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Thioglycolic acid (TGA) is the organic compound HSCH2CO2H. It contains both a thiol (mercaptan) and a carboxylic acid. It is a clear liquid with a strong unpleasant odor. It is readily oxidized by air to the corresponding disulfide [SCH2CO2H]2.
Additional recommended knowledge
TGA was developed in the 1940s for use as a chemical depilatory and is still used as such, especially in the calcium thioglycolate salt form. TGA is the precursor to ammonium thioglycolate that is used for permanents. TGA and its derivatives break the disulfide bonds in the cortex of hair. One reforms these broken bond in giving hair a "perm." Alternatively and more commonly, the process leads to depilation as is done commonly in leather processing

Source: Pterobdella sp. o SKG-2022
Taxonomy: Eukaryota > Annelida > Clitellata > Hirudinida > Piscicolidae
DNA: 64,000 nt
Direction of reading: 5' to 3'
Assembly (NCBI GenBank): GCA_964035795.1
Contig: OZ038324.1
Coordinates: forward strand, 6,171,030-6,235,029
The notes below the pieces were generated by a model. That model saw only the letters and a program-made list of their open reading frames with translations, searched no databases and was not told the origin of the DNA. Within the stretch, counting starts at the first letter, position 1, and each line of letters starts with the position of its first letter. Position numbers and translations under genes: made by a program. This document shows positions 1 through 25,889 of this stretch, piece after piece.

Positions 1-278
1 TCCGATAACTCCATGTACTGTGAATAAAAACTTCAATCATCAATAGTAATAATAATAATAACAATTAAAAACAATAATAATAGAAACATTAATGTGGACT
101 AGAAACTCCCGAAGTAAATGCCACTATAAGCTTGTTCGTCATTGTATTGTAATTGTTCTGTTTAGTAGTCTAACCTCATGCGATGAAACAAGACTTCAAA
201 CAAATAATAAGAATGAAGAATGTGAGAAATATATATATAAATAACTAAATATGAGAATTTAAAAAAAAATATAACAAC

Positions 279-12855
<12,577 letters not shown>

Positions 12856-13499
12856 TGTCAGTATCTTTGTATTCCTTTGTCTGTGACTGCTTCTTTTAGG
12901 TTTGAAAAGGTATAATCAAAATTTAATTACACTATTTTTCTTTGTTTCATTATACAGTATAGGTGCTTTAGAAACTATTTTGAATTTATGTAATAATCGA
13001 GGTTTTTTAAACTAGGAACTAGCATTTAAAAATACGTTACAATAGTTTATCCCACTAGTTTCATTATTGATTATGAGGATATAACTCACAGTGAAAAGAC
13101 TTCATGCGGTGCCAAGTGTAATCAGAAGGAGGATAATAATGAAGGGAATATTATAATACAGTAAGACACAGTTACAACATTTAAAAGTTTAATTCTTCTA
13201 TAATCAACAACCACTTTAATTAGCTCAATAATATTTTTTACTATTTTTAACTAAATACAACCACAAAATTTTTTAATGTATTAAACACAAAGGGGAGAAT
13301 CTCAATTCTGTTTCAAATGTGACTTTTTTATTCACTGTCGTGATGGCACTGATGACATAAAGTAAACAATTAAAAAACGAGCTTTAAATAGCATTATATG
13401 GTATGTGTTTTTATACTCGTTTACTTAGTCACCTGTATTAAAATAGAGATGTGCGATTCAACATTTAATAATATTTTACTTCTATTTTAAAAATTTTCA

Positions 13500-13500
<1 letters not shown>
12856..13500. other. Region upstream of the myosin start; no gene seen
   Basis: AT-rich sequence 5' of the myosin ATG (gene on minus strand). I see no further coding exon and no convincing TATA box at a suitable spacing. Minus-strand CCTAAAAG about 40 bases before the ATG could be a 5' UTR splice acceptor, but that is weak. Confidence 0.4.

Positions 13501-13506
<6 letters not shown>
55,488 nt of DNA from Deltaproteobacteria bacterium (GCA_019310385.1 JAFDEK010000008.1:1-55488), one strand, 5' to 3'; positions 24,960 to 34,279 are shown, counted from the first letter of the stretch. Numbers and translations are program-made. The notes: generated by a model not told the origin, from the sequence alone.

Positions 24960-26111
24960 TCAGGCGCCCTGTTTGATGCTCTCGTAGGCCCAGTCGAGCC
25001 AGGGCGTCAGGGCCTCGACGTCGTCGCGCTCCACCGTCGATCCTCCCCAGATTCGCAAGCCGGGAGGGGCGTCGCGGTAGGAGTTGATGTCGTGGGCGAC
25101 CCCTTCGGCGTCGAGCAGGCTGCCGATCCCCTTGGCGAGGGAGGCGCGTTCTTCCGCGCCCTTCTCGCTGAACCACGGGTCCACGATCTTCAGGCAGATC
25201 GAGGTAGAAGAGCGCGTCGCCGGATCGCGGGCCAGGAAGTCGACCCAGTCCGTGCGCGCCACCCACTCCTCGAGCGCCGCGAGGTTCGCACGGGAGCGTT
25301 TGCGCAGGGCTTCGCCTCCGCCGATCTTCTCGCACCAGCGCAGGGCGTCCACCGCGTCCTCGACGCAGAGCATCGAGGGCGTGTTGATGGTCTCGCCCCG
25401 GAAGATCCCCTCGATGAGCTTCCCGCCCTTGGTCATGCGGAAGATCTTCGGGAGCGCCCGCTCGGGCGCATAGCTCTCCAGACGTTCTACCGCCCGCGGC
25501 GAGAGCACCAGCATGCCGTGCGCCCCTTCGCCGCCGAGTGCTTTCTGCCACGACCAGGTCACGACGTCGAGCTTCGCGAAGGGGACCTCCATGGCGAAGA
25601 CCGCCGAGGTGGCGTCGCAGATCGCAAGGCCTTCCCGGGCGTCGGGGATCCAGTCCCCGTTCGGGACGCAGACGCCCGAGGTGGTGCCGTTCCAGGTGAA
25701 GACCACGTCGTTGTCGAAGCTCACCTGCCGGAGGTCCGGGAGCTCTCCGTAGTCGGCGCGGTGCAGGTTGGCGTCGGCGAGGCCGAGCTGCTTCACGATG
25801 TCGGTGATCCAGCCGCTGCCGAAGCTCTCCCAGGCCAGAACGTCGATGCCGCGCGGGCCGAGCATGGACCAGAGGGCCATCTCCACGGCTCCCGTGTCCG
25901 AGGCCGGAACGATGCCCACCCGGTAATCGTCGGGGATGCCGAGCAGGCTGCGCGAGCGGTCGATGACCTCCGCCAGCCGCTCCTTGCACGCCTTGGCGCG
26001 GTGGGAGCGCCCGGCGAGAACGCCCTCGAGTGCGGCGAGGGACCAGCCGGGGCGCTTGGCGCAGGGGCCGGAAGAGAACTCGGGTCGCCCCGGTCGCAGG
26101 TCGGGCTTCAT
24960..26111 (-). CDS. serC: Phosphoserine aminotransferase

TGA is also used in the making of polyvinyl chloride.
TGA, usually as its dianion, forms complexes with metal ions. Such complexes have been used for the detection of iron, molybdenum, silver, and tin.
Merck Index, 11th Edition, 9265.
Categories: Thiols | Carboxylic acids
|This article is licensed under the GNU Free Documentation License. It uses material from the Wikipedia article "Thioglycolic_acid". A list of authors is available in Wikipedia.|